3. When the snapshot transfer completes, the migrator starts consuming the DynamoDB Stream and applies every change to the target table. This runs indefinitely until you stop it.

The order of steps in this process guarantees that no changes will be lost in the transfer. During step 5, old changes might be applied to the target table, but eventually the source and target tables should converge.

In contrast to our example before, which used NEW_AND_OLD_IMAGE for the stream type, the Migrator uses the NEW_IMAGE mode, as we always apply the modifications without any conditions on the existing items.

There’s one important limitation to note here: DynamoDB Streams have a fixed retention of 24 hours. That means that the snapshot transfer has to complete within 24 hours, or some of the changes applied to the table during the snapshot transfer might be lost. Make sure that you allocate enough resources for the migration process for it to complete sufficiently quickly. This includes:

  • Provisioned read throughput (or auto-scaling) on the source DynamoDB table;
  • Sufficient executors and resources on the Spark cluster;
  • Sufficient resources on the Scylla cluster.


Let’s do a walkthrough on how this process is configured on the Scylla Migrator. First, we need to configure the source section of the configuration file. Here’s an example:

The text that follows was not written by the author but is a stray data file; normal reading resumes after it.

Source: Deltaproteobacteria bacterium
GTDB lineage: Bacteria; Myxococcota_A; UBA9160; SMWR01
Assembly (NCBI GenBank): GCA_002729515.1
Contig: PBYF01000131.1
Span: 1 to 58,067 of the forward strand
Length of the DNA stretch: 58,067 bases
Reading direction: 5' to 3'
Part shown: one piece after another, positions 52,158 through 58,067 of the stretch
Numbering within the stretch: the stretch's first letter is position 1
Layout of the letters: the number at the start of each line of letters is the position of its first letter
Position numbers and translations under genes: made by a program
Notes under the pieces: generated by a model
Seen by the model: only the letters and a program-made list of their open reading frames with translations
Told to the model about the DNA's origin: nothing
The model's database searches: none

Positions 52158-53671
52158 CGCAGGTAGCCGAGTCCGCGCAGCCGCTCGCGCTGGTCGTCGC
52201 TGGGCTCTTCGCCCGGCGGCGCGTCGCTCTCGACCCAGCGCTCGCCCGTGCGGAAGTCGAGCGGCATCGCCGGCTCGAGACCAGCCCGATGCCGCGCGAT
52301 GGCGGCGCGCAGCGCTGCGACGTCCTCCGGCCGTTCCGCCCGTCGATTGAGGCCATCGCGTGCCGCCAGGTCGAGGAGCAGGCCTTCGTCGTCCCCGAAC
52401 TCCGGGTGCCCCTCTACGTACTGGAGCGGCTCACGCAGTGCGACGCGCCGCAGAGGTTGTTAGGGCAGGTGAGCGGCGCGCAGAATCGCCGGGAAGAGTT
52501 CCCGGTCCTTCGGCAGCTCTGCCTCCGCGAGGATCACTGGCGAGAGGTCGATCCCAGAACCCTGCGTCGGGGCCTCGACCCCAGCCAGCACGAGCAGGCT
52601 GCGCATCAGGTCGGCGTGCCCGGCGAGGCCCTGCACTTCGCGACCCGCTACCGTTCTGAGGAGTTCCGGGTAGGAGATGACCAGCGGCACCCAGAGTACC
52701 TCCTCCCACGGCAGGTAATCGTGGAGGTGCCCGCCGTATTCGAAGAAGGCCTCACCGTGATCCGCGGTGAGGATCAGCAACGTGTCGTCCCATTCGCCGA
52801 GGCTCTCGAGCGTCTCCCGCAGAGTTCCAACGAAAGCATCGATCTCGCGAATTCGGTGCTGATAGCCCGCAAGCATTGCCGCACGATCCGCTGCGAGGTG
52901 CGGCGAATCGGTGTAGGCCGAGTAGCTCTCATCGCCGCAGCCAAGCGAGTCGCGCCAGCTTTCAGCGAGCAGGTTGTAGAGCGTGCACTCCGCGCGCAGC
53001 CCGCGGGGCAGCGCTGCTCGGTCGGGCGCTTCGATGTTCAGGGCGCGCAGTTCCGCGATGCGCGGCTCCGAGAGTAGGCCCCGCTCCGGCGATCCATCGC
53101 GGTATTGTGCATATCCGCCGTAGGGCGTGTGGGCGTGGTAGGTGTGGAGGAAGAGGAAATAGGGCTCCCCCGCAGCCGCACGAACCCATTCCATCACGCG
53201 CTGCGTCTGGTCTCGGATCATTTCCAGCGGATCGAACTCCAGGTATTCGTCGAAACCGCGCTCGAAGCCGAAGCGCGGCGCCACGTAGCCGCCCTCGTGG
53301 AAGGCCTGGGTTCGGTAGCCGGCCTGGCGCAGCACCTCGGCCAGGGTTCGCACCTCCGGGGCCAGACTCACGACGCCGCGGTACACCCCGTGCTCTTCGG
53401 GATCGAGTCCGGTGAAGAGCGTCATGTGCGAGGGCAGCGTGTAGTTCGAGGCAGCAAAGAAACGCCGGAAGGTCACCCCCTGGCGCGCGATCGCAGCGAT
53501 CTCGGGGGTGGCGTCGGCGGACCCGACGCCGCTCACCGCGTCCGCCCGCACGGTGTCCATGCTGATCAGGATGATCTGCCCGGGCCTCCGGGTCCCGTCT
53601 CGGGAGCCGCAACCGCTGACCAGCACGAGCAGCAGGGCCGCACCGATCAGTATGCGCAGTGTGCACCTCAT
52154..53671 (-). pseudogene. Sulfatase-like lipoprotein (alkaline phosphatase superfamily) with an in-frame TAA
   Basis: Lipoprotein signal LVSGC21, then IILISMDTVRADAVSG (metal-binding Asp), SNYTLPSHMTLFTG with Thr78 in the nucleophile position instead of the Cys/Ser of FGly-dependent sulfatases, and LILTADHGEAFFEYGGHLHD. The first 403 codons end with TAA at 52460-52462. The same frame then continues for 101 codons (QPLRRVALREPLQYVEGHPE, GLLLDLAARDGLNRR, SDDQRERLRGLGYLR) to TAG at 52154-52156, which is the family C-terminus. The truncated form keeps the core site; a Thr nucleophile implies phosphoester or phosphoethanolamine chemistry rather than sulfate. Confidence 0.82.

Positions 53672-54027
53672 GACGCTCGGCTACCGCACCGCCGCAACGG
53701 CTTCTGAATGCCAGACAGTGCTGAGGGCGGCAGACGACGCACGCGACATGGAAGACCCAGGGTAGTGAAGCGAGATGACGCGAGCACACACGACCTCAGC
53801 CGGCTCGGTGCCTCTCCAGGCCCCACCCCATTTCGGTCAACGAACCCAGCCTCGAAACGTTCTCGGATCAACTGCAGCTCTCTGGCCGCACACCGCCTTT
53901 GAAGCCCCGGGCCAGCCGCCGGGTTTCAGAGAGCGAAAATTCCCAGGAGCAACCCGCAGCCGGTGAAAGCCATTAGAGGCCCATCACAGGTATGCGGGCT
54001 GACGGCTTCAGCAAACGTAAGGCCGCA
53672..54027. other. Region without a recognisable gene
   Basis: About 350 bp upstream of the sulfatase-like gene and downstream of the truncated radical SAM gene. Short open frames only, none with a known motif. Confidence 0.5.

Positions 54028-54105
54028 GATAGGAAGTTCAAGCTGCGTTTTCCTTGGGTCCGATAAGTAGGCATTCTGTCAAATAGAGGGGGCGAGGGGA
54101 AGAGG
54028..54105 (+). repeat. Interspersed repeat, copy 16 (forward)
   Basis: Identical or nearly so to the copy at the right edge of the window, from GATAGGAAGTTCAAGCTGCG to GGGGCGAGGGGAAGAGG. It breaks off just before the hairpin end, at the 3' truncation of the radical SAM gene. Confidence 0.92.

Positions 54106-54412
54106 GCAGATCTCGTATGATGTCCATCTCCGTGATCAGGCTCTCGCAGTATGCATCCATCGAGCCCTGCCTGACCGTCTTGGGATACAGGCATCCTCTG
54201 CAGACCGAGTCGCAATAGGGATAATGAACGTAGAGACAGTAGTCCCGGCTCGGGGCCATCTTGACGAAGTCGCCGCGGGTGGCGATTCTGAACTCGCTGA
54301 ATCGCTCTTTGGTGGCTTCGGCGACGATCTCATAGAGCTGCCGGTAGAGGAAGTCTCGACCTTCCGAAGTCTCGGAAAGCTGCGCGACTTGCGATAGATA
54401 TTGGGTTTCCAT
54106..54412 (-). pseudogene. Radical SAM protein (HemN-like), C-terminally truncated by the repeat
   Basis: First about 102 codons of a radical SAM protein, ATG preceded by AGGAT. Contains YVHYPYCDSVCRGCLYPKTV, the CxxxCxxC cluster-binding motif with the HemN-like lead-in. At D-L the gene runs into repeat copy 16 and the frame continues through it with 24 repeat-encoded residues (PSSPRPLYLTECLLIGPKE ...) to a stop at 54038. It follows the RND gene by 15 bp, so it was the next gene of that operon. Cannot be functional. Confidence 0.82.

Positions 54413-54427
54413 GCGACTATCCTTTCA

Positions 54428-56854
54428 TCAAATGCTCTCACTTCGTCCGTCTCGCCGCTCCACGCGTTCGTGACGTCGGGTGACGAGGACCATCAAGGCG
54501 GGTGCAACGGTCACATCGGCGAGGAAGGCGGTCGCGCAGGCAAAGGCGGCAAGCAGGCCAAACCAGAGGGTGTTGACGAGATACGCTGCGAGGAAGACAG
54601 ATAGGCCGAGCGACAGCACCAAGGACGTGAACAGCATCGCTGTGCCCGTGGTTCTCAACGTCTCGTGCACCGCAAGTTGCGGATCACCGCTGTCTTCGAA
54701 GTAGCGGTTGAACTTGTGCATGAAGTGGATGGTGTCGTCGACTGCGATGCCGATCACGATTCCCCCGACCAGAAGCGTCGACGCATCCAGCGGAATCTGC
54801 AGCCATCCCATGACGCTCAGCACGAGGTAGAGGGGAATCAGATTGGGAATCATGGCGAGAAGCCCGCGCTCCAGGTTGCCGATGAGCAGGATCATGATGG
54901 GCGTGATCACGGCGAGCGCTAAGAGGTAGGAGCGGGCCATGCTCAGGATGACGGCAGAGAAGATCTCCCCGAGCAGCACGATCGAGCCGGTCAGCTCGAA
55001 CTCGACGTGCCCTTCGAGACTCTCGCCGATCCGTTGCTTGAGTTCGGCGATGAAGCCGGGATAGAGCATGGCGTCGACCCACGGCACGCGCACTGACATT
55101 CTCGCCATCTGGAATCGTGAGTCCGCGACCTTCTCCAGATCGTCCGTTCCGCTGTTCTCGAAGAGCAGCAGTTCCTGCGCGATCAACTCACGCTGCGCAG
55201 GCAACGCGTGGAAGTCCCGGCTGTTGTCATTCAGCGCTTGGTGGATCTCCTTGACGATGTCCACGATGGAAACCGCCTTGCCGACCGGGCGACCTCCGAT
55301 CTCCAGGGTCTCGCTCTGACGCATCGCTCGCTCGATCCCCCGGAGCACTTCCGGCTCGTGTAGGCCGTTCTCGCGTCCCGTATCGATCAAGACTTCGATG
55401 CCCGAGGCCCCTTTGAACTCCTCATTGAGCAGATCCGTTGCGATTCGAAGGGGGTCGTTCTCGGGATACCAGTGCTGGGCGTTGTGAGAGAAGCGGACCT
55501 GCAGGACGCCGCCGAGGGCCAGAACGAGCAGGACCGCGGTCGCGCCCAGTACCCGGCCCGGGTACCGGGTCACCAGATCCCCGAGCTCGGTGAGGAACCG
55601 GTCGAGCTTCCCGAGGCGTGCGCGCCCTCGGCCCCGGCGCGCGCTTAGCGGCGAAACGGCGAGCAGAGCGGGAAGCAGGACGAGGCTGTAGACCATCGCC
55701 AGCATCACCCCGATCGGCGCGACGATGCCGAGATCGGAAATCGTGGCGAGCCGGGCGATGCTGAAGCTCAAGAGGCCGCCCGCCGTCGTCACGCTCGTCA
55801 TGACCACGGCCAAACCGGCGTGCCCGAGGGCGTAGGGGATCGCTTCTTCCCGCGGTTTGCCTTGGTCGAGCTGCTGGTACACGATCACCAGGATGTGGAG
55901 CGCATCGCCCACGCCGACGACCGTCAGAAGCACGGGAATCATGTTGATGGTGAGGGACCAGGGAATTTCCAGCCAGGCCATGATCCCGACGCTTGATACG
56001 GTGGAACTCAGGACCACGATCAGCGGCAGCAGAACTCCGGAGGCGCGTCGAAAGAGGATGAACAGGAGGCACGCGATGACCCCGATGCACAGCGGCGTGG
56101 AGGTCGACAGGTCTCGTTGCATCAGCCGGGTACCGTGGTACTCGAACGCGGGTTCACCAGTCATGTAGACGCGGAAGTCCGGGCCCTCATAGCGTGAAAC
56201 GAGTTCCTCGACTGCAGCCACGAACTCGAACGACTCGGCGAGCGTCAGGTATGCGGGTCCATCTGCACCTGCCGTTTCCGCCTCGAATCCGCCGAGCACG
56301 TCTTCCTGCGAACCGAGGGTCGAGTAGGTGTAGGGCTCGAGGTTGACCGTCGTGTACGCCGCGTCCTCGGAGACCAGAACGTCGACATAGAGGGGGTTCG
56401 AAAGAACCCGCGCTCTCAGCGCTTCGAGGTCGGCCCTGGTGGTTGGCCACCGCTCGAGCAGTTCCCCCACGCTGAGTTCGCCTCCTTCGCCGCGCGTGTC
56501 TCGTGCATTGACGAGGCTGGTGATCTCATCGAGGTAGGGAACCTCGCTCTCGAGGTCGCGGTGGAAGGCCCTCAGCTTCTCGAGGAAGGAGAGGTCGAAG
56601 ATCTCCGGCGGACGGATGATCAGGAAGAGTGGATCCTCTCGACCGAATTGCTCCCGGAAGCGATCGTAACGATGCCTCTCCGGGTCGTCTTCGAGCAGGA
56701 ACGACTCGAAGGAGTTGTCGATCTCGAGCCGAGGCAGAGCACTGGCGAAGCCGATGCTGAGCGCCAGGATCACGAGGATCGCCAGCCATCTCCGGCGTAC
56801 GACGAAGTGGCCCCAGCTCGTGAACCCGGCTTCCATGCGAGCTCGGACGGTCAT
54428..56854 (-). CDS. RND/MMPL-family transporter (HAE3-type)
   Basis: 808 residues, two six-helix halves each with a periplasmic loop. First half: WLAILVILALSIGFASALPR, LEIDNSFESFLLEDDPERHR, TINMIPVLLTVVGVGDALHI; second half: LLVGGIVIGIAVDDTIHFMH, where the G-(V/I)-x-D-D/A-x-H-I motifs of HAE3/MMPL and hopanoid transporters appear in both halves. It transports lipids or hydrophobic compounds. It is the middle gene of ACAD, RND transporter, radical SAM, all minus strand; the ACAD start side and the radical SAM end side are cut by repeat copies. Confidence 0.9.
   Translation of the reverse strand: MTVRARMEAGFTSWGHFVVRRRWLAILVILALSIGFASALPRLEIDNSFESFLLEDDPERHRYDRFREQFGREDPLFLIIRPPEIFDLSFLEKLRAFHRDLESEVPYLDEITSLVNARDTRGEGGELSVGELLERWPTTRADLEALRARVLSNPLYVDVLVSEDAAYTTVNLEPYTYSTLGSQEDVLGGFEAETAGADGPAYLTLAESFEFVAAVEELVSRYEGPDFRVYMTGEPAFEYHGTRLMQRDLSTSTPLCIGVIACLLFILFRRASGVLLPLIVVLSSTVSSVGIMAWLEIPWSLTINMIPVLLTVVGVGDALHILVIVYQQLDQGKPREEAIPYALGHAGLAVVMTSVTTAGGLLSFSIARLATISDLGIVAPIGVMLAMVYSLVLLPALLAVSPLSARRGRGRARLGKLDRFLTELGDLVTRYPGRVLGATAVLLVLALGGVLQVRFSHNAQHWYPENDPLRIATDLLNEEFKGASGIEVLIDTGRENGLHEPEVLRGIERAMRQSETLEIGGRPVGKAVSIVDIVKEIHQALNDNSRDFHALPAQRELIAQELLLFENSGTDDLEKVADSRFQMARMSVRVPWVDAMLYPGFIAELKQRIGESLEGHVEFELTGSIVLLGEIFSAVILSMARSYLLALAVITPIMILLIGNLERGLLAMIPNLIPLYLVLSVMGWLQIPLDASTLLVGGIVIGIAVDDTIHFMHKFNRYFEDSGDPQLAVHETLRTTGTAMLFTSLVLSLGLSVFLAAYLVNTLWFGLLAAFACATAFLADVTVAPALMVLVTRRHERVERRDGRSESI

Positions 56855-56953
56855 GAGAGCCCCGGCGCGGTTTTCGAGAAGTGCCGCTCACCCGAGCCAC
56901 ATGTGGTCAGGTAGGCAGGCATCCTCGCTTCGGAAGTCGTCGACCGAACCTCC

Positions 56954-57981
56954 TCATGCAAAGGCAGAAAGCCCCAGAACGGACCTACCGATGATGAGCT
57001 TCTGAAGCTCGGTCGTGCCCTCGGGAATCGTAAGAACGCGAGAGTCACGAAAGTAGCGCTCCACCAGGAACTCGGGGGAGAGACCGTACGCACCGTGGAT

type: dynamodb
  table: migration_test

  region: us-west-2
  scanSegments: 32
  readThroughput: 1
  throughputReadPercent: 1.0
  maxMapTasks: 8

Because we’re dealing with AWS services, authentication must be configured properly. The migrator currently supports static credentials and instance profile credentials. Role-based credentials (through role assumption) will be supported in the future. Refer to the previous post about DynamoDB integration for more details about the rest of the parameters. They are also well-documented in the example configuration file supplied with the migrator.

Next, we need to configure a similar section for the target table:

  type: dynamodb
  table: mutator_table

    host: http://scylla
    port: 8000

    accessKey: empty
    secretKey: empty

  scanSegments: 8
  streamChanges: true

Pretty similar to the source section, except this time, we’re specifying a custom endpoint that points to one of the Scylla nodes’ hostname and the Alternator interface port. We’re also specifying dummy static credentials as those are required by the AWS SDK. Finally, note the streamChanges parameter. This instructs the migrator to set up the stream and replicate the live changes.

Launching the migrator is done with the spark-submit script:

spark-submit --class com.scylladb.migrator.Migrator \
  --master spark://spark-master:7077 \
  --conf \
  --conf spark.scylla.config=./config.yaml.scylla

Among the usual logs printed out while transferring data using the migrator, you should see the following lines that indicate that the migrator is setting up the DynamoDB Stream:

20/08/19 19:26:05 INFO migrator: Source is a Dynamo table and change streaming requested; enabling Dynamo Stream
20/08/19 19:26:06 INFO DynamoUtils: Stream not yet enabled (status ENABLING); waiting for 5 seconds and retrying
20/08/19 19:26:12 INFO DynamoUtils: Stream enabled successfully